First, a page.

“We don’t deny documents show the companies were aware of the risks to workers in their plants in 1900, due to incredibly high exposures to lead,” said Tim Hardy, an attorney for NL Industries Inc. (formerly the National Lead Co.), makers of Dutch Boy paints and defendants in the trial. “That’s a very different thing from knowing how much lead is coming from where and might be a problem to children today.”

Mr. Hardy acknowledges that, more than 100 years ago, the industry knew lead paint was dangerous. His defense to the lawsuit is that we do not know for sure that the lead paint is causing the damage to children, as opposed to another cause. I think causation and actual damages are debateable. That the paint manufacturers knew their product was toxic is not debateable.

28 gitarcarver 12.27.13 at 6:40 pm

Allan,

The government may well have been in the pocket of the manufacturers. It is very unlikely that the goverment (at least pre-Nader and pre-environmental laws) did anything to discourage this product.

If the argument is that the government was in the pocket of the companies, then let’s save everyone the time and effort and just eliminate that part of the government as it seems not to serve any purpose.

If the argument is that the government failed to do its job and protect the people, then let’s eliminate that part of the government.

I know that sounds drastic but the scenario you are setting up and subscribing to seems to be one where the manufacture of a product gets no benefit or protection from government approval and / or the public gets not benefit or protection from government approval.

Lacking purpose, benefits of accountability, why have that department in the government at all?

Can’t we just shut the doors, save the money and move on down the road?

29 OBQuiet 12.31.13 at 1:26 am

Allan,

Knowing that exposure to high levels of Lead in the manufacturing process is dangerous is a very different thing than knowing that the end product is also dangerous. Farmers know that pesticide is dangerous but can be safely used (at least that is what the USDA currently says, who knows when we will decide to start picking the next pocket). CO2 is poisonous and can be dangerous to would with but is used almost everywhere. Should manufacturers avoid it just in case it will someday be found dangerous in the end products? How can the insure against liability when there no idea what it will be or what the legal system will look like when it comes up?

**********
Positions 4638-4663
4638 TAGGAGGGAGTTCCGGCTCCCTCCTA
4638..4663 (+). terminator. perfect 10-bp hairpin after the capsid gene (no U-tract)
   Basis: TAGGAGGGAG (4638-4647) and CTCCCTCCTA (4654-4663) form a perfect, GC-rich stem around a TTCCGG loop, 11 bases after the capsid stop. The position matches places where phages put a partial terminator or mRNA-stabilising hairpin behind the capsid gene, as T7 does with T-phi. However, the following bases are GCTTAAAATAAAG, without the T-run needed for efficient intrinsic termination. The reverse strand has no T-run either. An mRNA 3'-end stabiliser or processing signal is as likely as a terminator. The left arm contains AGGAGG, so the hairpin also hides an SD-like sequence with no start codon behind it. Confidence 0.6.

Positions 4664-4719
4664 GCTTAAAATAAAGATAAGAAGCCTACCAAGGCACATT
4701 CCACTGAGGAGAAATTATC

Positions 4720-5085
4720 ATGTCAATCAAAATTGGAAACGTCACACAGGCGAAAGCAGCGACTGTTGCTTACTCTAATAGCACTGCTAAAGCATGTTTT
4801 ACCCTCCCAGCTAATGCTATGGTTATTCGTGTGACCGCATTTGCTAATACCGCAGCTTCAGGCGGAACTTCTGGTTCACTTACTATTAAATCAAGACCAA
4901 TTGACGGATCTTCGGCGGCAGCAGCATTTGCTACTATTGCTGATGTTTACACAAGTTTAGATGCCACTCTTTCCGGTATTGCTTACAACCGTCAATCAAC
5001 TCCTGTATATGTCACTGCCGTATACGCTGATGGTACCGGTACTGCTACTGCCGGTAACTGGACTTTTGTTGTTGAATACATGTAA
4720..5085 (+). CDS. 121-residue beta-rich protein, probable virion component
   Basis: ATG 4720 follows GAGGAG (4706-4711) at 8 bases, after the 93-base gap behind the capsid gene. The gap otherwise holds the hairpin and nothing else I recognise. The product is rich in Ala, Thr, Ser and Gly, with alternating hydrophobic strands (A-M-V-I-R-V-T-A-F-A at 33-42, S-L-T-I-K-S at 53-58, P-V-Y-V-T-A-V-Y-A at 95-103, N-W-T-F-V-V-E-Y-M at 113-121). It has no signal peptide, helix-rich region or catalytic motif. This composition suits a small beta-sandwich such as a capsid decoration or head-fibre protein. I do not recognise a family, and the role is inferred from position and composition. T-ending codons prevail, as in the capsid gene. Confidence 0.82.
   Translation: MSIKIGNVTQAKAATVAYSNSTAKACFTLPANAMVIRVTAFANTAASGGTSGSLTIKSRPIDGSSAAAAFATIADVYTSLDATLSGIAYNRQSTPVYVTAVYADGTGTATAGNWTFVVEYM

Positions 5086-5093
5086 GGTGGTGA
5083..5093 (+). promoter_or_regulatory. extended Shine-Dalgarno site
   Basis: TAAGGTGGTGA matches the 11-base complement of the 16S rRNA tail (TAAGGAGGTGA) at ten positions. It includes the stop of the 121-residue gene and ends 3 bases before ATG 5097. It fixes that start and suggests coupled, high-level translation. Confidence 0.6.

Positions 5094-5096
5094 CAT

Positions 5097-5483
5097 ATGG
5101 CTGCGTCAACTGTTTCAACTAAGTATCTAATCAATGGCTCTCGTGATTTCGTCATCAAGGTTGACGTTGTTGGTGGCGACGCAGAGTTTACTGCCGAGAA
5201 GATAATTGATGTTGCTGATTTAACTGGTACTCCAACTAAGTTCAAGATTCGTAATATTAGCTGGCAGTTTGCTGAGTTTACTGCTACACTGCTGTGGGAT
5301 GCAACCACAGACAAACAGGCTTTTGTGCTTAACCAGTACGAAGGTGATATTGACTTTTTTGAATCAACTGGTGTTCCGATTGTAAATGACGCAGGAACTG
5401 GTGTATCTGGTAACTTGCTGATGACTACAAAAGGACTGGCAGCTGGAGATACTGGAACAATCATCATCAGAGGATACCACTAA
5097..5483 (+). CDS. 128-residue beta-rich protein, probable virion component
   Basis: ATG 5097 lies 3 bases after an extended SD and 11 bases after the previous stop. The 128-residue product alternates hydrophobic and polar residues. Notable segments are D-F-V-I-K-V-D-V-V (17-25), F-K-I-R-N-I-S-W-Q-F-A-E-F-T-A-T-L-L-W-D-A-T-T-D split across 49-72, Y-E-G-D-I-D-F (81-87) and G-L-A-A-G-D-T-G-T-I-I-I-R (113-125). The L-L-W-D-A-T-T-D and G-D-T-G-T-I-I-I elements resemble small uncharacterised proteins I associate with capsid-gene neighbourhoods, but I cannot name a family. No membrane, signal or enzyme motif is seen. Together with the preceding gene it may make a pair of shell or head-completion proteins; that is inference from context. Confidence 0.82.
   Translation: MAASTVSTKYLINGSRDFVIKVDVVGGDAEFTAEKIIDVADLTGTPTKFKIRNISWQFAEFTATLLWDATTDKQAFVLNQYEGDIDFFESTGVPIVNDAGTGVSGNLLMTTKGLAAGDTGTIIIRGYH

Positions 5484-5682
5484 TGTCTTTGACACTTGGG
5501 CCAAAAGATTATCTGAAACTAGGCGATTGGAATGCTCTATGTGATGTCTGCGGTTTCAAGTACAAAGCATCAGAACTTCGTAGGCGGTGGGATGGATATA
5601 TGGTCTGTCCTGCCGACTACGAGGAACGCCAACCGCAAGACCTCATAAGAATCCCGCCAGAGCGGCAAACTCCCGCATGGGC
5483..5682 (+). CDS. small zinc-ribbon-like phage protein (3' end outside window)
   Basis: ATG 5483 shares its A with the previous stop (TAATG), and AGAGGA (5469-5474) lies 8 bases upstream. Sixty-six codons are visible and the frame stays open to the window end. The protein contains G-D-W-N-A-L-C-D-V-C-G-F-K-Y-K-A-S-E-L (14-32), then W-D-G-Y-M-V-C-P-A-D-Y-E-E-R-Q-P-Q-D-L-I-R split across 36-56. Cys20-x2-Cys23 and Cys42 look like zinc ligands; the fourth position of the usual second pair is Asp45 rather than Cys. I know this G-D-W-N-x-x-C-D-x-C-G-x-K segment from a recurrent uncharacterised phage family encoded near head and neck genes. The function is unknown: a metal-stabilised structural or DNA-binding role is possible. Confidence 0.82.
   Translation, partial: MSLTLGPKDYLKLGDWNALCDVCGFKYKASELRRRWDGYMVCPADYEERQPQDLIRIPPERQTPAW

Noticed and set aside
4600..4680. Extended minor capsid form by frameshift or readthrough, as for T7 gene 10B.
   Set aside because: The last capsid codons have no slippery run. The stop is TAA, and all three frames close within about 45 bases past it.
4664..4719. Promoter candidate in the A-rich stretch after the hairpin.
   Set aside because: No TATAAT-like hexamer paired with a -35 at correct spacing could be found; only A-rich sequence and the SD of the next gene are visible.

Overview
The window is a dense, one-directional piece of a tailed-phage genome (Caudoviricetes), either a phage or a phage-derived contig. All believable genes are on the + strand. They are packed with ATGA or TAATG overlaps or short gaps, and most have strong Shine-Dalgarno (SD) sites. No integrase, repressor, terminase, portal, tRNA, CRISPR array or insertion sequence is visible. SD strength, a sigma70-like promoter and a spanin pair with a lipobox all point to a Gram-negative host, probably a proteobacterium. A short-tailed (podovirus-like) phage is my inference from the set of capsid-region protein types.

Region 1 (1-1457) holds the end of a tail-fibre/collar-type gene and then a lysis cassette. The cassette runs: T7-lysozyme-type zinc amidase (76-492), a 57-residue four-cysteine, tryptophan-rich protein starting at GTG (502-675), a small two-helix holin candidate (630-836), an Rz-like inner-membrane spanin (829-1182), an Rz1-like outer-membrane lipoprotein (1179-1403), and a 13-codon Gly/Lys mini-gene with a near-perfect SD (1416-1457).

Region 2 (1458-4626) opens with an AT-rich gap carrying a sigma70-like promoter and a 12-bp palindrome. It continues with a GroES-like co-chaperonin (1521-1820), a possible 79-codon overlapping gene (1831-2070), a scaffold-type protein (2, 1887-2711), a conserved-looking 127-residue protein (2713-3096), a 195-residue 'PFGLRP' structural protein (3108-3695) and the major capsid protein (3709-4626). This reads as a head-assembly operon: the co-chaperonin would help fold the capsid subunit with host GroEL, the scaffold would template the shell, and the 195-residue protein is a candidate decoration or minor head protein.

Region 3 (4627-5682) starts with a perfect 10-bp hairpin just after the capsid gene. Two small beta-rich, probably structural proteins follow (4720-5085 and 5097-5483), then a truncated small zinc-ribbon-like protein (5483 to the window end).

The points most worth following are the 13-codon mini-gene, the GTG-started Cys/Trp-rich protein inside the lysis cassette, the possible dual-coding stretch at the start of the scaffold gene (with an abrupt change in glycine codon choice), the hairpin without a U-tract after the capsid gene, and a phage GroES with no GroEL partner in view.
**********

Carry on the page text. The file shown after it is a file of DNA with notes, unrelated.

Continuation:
Also, I cannot remember ever seeing a paint that claimed to last forever. Even the ‘lifetime’ warranty” only would last about 50 years.

And I felt your criticism of the manufacture’s lobbying ignored the same being done by the tort lawyers now profiting from the litigation. Of course, the lawyers took the long view and set up the system so that they would train the folks responsible for later paying them, the judges.

In many ways, this seems like we are punishing the company for actions that were perfectly legal AND acceptable at the time. The modern theories of liability did not exist at the time of the defendants actions. So while no specific law was passed to punish them, the are being punished by changes in the law. It might not be ‘ex post facto’ but it has that feel to this non-lawyer.

30 Allan 12.31.13 at 10:24 am

Unabated lead paint causes harm to innocent folks, i.e., poor children. I think we can agree on that.

The question is how society should address that harm. One choice is to ignore it (the “screw the children” theory). Another choice is to have society pay for it (taxes, taxes, taxes). Another choice is to have the current owners pay for it (again, taxes, as government is the owner of much of the problem inventory and private owners will just abandon property). The final choice is to have the manufacturers pay for it (disgorge profits).

I think there are legitimate arguments to be made for each of the choices. My thinking is that the taxpayer should not be liable for the external costs of environmental pollution. I think this is a tough societal issue, generally. However, I think the answer should be, to the extent possible, “you polluted, you pay.”

31 DensityDuck 01.08.14 at 2:56 pm

Allan: “60 years ago it was not illegal to dump or other bad stuff into a river. We then got rivers with a bunch of bad stuff in them (like the Hudson and Cayahoga). Are you suggesting that the compainies who did the (legal) dumping should not be resposible for the clean up?”

hey guess what